'I've knocked on my last door': Brexit architect Nigel Farage bows out of active politics
With Britain's withdrawal from the EU accomplished, Farage had achieved the goal that motivated his political career.
The Facts Inside Our Reporter’s Notebook
Nigel Farage, architect of the Brexit movement, revealed Sunday that with Britain's withdrawal from the EU irrevocably accomplished at last, he is quitting active party politics.
"There is no going back — Brexit is done," Mr. Farage told a Daily Telegraph podcast. "That won't be reversed. I know I've come back once or twice when people thought I'd gone, but this is it. It's done. It's over."
Added Farage: "Now's the moment for me to say I've knocked on my last door."
Farage's deputy, Richard Tice, will now lead the Reform Party — the renamed Brexit Party.
In a message to his supporters, Farage explained: "I had never intended to be directly involved in politics. I did so for one overwhelming reason: Britain's membership of the European Union. I had watched the Tory rebels during the Maastricht Rebellion doing their best but, in the end, submitting to party loyalty. I realised that someone had to take up the fight."
That led to him leaving the Tories and joining the United Kingdom Independence Party in 1992, rising to party leader in 2006. Ten years later, he was able to force Prime Minister David Cameron, against his will, to hold the historic referendum on Britain exiting the EU in 2016.
After Brexiteers won the vote and Cameron was gone, Farage stood down as leader of UKIP, telling reporters, "I want my life back." But with little progress after two years of Theresa May's premiership, he launched the Brexit Party in April 2019, pledging this time there would be "no more Mr. Nice Guy if Brexit goes wrong."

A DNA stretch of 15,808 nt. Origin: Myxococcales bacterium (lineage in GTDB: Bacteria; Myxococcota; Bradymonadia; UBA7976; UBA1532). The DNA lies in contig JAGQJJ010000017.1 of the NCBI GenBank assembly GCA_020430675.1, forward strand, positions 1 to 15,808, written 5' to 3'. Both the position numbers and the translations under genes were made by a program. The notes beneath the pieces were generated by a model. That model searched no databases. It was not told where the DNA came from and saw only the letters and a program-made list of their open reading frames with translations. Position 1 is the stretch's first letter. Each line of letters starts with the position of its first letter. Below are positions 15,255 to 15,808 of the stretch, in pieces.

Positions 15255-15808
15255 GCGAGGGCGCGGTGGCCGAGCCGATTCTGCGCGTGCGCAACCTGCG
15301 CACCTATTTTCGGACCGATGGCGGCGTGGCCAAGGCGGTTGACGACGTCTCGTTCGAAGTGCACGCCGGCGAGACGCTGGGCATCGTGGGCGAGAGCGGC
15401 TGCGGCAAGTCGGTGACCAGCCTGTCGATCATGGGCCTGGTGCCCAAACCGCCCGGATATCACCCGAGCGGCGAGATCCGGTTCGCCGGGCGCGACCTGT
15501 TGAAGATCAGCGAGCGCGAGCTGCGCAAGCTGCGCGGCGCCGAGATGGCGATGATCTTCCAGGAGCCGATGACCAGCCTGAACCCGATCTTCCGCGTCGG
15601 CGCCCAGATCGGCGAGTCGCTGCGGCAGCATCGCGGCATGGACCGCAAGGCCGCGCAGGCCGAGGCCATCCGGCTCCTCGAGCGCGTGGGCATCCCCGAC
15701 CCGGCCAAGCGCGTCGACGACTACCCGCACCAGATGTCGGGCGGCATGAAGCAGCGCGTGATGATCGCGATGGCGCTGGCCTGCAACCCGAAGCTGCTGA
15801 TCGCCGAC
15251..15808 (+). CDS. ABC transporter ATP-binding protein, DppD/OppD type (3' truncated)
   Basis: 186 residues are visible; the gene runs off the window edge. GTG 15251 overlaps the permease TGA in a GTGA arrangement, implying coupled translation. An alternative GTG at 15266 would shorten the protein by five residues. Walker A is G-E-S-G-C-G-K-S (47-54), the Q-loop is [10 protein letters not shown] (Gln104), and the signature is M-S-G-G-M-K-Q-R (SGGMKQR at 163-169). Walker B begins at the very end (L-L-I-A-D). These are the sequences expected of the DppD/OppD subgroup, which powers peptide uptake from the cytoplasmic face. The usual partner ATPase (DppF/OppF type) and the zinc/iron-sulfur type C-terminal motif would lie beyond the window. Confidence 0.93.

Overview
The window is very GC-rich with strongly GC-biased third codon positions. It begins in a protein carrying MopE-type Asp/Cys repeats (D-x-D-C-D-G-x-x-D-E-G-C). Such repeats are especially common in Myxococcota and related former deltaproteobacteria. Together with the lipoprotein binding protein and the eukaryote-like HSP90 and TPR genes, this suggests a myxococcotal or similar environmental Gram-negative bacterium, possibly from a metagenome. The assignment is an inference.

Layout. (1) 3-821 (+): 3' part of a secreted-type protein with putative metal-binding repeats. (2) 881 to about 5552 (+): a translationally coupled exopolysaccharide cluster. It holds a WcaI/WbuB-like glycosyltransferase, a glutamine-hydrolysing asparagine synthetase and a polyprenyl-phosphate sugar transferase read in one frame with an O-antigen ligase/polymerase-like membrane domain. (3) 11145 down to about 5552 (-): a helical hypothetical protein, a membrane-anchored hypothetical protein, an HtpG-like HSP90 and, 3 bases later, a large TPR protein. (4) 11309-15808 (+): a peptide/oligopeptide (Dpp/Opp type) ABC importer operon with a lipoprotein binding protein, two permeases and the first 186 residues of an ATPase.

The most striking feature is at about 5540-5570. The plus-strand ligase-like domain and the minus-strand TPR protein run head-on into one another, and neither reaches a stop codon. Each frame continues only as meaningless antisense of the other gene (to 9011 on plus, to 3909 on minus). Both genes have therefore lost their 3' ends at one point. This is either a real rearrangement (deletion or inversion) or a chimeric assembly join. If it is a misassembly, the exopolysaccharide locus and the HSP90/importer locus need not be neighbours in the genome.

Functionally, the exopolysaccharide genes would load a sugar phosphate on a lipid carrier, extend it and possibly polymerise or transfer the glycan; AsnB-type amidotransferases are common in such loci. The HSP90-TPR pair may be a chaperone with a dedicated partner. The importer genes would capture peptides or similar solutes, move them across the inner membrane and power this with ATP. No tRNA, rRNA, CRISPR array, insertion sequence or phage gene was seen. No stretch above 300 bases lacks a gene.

Capitalizing on popular disgust with parliamentary chicanery and media hostility aimed at impeding fulfillment of the democratic decision to leave, the fledgling Brexit Party achieved meteoric success.
Just one month after launching, the new party won the EU parliamentary elections and emerged as the biggest party in Brussels. In the U.K. vote, the Conservatives came fifth and worried they could be facing an existential crisis at the next U.K. general election. Theresa May dutifully resigned, and Boris Johnson was brought in to restore Tory fortunes by vowing to take Britain out of the EU by Oct. 31, "no ifs or buts."
Later that year, as the U.K. election loomed, Farage was left with a very difficult decision: The Brexit Party could split the Brexit vote and let the pro-EU Labour Party win, or he could stand down his candidates and allow the Conservatives free reign to see the final Brexit negotiations through.
Getting Brexit through was always Farage's number one priority, so sacrificing his own party was the price he felt he had to pay. With his opposition gone, Boris Johnson won a 78-seat majority, but the Brexit Party failed to gain one MP.
And Farage is not entirely happy with the terms Johnson went on to negotiate with the EU. "The final outcome has cut off Northern Ireland from the rest of the UK and treated our fisherman terribly, but we are out and there is no going back," he said,
Seven times Farage tried to get elected as a Member of Parliament but was never successful. Instead, he found his political home in Brussels in 1999 as an unlikely Member of the European Parliament, from where he lead his Trojan Horse men and women to ultimate victory, some 20 years later.
Farage will keep the honorary title of the Reform Party's president, but he says, "I can do just as much to shift public opinion through media and social media as I can as a campaigning party leader."
His targets will continue to be China's influence, the woke agenda in all levels of education, the damage the lockdowns have caused, the Civil Service and House of Lords reform and the BBC's unjust license fee.
One thing American Republicans will be able to rely upon is Farage's continued support for former President Donald Trump's own reform agenda and any plans he may have to run again in 2024.